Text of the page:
by Robert Herold
Framed with reference to Iraq's previous sins, the president asks for authority to "restore international peace and security to the region." Members of the Senate Foreign Relations Committee, mindful of what happened when another Congress provided a similar blanket authorization in 1964, seek to pepper the President's proposal with qualifications, beginning by specifying Iraq as the target. What makes their task all the more difficult is the underlying reason for launching an attack on Iraq.
The president calls it "The War on Terrorism," and by doing so, he gives every indication that he views America as the world's largest version of the March of Dimes. This nonprofit group, established to fight polio, was marching along nicely when along came the Salk vaccine and -- bingo! -- the march could end. But it didn't. Instead, this fine organization created a new mission, settling on birth defects. They will not, cannot find a cure for all birth defects. They can make some progress here and there, but it's a mission with no end in sight.
Nicholas Lehman, addressing the problem, wrote in a recent New Yorker article that saying we are engaged in a War on Terrorism instead of a War Against Al Qaeda is the difference between a response and a doctrine. A war against an aggressor like Al Qaeda, holed up as it was in Afghanistan, can give military action that ever-so-important beginning, middle and end, as did the war against polio. A war against terrorism, like all the doctrinal wars before (poverty, drugs, etc.) knows no such definition, or boundaries. Like the war against birth defects, it will never end.
Compounding the problem for the Congress is the administration's recently proposed new international strategy, which arrogantly asserts Pax Americana. Some call them "hawks," but the more accurate term to describe Bush, Cheney, Rumsfeld and Wolfowitz is "radical." Cloaked in their radical new strategy, fueled by a doctrine, they make demands that breed suspicion and worry. Don't they realize that the world will always emulate America, and if we set the standard for unilaterally implementing regime change, what's to stop nuclear power China from seeking regime change in, say, South Korea?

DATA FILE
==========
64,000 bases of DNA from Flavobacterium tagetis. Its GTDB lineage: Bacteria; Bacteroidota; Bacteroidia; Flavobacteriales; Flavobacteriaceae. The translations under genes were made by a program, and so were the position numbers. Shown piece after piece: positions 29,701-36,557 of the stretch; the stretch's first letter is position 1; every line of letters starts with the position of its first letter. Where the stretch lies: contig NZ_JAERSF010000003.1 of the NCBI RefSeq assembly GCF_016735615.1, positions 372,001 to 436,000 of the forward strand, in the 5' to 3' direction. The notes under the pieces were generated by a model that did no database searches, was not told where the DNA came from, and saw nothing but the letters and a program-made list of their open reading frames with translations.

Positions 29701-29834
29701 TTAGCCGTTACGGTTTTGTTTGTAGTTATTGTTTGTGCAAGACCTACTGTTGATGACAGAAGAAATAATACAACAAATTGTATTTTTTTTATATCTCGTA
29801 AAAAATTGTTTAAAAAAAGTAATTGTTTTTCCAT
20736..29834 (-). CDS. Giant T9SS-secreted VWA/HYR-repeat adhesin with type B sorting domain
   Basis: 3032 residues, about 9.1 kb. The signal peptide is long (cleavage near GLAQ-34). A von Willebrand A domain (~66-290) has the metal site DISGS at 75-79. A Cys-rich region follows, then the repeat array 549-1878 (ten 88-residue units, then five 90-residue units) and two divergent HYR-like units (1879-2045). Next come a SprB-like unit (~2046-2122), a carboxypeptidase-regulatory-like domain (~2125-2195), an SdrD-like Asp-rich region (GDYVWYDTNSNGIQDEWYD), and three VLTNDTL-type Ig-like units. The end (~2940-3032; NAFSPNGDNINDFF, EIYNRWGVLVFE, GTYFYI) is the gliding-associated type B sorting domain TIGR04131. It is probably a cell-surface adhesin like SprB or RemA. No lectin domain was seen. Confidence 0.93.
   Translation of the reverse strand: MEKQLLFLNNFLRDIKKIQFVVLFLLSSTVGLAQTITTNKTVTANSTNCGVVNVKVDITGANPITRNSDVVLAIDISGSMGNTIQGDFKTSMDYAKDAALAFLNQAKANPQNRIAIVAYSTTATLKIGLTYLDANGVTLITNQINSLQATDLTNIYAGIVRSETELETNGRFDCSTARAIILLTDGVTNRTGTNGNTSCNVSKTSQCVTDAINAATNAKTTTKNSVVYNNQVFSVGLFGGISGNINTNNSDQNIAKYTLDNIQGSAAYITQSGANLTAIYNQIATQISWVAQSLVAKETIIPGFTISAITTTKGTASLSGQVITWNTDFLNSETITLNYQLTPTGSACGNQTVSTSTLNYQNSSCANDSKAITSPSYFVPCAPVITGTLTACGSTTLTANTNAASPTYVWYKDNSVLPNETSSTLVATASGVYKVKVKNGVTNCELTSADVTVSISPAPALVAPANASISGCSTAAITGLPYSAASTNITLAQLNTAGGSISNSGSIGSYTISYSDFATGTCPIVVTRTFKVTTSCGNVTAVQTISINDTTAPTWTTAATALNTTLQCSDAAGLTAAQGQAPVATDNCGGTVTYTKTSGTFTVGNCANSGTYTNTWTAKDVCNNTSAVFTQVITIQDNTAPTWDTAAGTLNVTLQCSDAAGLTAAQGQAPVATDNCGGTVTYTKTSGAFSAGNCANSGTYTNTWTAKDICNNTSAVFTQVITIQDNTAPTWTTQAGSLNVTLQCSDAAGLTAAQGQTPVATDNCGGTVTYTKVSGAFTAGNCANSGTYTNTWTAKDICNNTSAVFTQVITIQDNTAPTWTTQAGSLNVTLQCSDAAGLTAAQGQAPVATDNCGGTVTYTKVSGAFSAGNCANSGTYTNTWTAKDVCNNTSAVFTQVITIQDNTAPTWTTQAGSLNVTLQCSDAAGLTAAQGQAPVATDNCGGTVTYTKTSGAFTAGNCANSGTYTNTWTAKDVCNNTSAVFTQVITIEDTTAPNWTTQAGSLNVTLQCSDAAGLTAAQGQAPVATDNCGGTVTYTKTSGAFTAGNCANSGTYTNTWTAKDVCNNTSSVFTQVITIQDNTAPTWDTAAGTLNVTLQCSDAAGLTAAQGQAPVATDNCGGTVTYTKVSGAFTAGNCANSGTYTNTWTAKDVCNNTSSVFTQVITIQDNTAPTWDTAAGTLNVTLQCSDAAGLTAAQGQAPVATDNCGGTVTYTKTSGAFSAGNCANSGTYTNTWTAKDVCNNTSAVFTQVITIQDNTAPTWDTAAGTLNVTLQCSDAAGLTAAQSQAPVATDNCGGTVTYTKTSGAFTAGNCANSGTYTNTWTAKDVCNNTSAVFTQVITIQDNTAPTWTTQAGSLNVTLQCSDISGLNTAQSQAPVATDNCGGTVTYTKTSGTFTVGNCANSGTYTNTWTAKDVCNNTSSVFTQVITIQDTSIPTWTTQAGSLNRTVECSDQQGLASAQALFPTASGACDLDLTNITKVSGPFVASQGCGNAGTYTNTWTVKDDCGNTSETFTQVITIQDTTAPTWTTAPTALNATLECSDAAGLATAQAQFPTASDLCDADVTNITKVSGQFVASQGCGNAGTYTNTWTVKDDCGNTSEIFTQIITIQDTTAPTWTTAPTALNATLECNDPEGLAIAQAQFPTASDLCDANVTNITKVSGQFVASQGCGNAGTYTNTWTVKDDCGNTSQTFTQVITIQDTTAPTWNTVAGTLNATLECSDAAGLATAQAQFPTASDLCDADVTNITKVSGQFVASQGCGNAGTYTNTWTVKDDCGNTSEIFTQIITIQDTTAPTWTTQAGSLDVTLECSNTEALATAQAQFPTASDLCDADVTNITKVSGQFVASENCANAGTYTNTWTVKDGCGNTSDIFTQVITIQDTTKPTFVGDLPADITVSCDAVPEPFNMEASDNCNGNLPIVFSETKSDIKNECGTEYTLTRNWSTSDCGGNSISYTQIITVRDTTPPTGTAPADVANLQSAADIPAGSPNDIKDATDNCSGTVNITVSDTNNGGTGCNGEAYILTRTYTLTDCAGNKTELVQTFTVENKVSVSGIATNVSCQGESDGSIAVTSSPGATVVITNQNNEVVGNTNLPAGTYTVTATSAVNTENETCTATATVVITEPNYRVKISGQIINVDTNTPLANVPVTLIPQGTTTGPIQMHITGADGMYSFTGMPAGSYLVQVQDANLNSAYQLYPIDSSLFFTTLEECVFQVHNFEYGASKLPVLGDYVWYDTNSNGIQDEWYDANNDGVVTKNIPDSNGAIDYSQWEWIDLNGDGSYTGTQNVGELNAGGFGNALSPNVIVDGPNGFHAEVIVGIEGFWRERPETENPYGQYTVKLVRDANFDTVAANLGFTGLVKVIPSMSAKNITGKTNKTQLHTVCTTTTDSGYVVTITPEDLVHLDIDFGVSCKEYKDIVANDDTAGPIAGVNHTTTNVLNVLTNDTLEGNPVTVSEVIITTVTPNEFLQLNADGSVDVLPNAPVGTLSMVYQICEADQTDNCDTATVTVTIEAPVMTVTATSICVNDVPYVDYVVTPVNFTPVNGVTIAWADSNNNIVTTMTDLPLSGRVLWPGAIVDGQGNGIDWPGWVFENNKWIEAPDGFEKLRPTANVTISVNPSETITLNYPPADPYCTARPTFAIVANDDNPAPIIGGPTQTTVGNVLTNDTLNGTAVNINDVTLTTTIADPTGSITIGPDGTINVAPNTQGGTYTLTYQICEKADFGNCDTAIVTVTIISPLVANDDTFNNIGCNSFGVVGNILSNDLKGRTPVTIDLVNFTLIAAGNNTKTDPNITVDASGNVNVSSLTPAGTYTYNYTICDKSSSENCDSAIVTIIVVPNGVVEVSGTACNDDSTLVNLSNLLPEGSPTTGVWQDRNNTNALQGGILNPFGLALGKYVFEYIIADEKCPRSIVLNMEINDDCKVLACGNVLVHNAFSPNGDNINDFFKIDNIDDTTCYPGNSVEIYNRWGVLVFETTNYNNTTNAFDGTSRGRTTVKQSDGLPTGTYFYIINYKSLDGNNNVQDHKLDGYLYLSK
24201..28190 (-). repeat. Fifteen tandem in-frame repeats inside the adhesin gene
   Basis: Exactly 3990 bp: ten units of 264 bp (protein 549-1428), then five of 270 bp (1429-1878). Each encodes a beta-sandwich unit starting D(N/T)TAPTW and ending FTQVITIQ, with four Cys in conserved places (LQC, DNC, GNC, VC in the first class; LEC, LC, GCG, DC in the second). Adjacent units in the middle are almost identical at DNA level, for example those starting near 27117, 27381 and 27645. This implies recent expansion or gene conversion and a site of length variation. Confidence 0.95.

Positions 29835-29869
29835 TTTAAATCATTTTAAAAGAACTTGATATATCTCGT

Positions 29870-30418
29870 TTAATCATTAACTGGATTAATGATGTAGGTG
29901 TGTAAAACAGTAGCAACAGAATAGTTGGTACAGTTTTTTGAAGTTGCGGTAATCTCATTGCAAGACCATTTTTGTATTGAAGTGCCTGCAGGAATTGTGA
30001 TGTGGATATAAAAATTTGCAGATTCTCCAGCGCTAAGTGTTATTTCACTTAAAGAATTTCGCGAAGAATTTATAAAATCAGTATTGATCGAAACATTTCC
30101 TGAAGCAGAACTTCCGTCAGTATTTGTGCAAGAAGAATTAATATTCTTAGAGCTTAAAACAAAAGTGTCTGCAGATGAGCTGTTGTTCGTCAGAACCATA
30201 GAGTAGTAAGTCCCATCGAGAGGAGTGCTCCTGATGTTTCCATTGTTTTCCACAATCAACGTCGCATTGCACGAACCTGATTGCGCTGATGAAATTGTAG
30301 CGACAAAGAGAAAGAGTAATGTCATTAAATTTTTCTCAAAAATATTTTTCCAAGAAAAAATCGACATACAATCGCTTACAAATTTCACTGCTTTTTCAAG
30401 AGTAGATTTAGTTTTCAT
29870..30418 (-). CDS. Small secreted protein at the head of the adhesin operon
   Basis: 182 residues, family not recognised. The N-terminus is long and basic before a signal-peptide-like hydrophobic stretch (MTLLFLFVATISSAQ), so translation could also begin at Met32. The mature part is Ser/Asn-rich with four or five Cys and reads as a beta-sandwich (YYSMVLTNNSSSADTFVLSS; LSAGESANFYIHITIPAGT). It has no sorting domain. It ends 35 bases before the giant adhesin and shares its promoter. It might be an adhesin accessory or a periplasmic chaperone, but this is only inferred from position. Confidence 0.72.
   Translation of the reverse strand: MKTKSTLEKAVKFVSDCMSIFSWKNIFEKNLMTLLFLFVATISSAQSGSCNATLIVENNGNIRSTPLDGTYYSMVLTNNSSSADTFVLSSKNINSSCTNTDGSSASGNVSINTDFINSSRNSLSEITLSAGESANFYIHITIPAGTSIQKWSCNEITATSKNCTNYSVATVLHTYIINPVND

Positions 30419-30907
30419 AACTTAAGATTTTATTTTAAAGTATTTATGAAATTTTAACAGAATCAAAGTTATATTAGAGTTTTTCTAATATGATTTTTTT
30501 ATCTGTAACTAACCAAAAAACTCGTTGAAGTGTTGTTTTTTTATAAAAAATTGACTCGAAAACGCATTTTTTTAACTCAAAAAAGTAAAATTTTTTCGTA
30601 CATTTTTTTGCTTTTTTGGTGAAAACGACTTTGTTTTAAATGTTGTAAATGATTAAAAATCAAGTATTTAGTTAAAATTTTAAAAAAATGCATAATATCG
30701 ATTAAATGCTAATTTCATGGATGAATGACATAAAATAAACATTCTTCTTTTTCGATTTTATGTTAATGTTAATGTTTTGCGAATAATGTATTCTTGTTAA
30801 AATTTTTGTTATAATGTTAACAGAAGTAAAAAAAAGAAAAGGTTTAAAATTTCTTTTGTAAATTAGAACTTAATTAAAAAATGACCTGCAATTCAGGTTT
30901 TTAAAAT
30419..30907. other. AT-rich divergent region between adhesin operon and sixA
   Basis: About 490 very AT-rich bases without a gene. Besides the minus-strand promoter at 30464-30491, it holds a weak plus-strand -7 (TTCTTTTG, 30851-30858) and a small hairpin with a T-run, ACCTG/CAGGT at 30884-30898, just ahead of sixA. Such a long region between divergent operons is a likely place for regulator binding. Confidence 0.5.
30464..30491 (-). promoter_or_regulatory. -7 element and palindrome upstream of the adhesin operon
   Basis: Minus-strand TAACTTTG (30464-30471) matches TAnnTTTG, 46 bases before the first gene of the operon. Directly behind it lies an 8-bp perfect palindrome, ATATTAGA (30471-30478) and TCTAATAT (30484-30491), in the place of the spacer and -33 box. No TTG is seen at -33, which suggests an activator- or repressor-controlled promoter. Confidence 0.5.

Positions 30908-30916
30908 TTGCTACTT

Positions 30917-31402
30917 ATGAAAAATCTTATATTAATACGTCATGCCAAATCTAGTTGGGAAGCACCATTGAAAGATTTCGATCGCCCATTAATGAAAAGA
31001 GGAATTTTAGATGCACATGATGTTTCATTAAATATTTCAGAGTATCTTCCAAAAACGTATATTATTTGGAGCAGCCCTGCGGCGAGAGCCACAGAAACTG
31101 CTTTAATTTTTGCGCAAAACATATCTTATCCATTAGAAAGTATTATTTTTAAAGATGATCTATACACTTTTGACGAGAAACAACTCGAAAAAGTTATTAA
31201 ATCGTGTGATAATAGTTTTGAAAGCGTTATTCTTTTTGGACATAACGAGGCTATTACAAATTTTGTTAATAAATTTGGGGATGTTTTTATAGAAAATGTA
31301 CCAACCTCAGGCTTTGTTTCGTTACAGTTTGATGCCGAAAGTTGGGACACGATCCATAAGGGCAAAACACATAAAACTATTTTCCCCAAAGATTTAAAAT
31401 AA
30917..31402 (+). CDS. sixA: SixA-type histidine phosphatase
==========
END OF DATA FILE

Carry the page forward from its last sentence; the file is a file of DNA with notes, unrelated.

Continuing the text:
Making things more complicated for these responsible senators from both sides of aisle is the "elephant in the tent" -- that is, the political advantage that Bush and friends are so obviously are seeking from this crisis. The GOP-designated junkyard dog, Mark Racicot, says that those who vote against the president's proposal reveal weak character. Karl Rove, the White House political strategist, has all but acknowledged that the timing of this crisis has more to do with the fall elections and the desire to keep the voters' minds off the terrible economy than with the pace of Iraq's military buildup. And now those Democrats who seek a bipartisan resolution (and even some Republicans) must take note of all the Republican fundraisers that Bush has attended over the past four months. This makes it all the more difficult to believe that now, at such a sensitive time, their president is acting the statesman.
One of the most riveting testimonies given to the Senate Foreign Relations Committee came from Richard Holbrooke, the highly regarded former U.N. ambassador. He addressed many of these concerns, stating that:
Yes, action should be limited to Iraq;
No, a U.N. resolution isn't mandatory, but it would be preferable;
Yes, the president can commit troops to armed conflict without Congressional approval, but Bush should not do so in this case;
No, Congress should not pass a resolution that gives away oversight.
Holbrooke then strongly chastised the administration for, at this time, revealing its intention to jettison an almost century-old way of handling foreign affairs. He termed the administration's assertion of unilateralism nothing more than macho rhetoric that serves only to "muddy the debate." In point of fact, argues Holbrooke, we can't go it alone. And to those who reduce a war with Iraq to a stroll in the park, he has only disdain. Finally, and of critical importance, he believes it vital that any resolution passed by Congress should include the promise that we won't leave when the smoke has risen; that we don't do to the Iraqis we did to did to the Afghanis and later the Kurds.
To Holbrooke's recommendations, I might add one more about the so-called "War on Terrorism" -- our March of Dimes in military garb. The president should rethink his use of words. Unlike Osama bin Laden, Saddam Hussein isn't a fanatic; he is a thug. Because of his disregard for the U.N.'s resolutions, he is also an outlaw. If we attack Saddam, it should be because he is an outlaw, not because we are fighting a "War On Outlawism."
Words matter. This "War on Terrorism," as would be the case in a "War on Outlawism," serves only to further muddy the mission, confuse the issues and threaten international stability along the way. It will depend on the Congress to craft careful language so that the President will be authorized to fight a war that can be ended, against a foe that can be identified, for reasons that can be justified.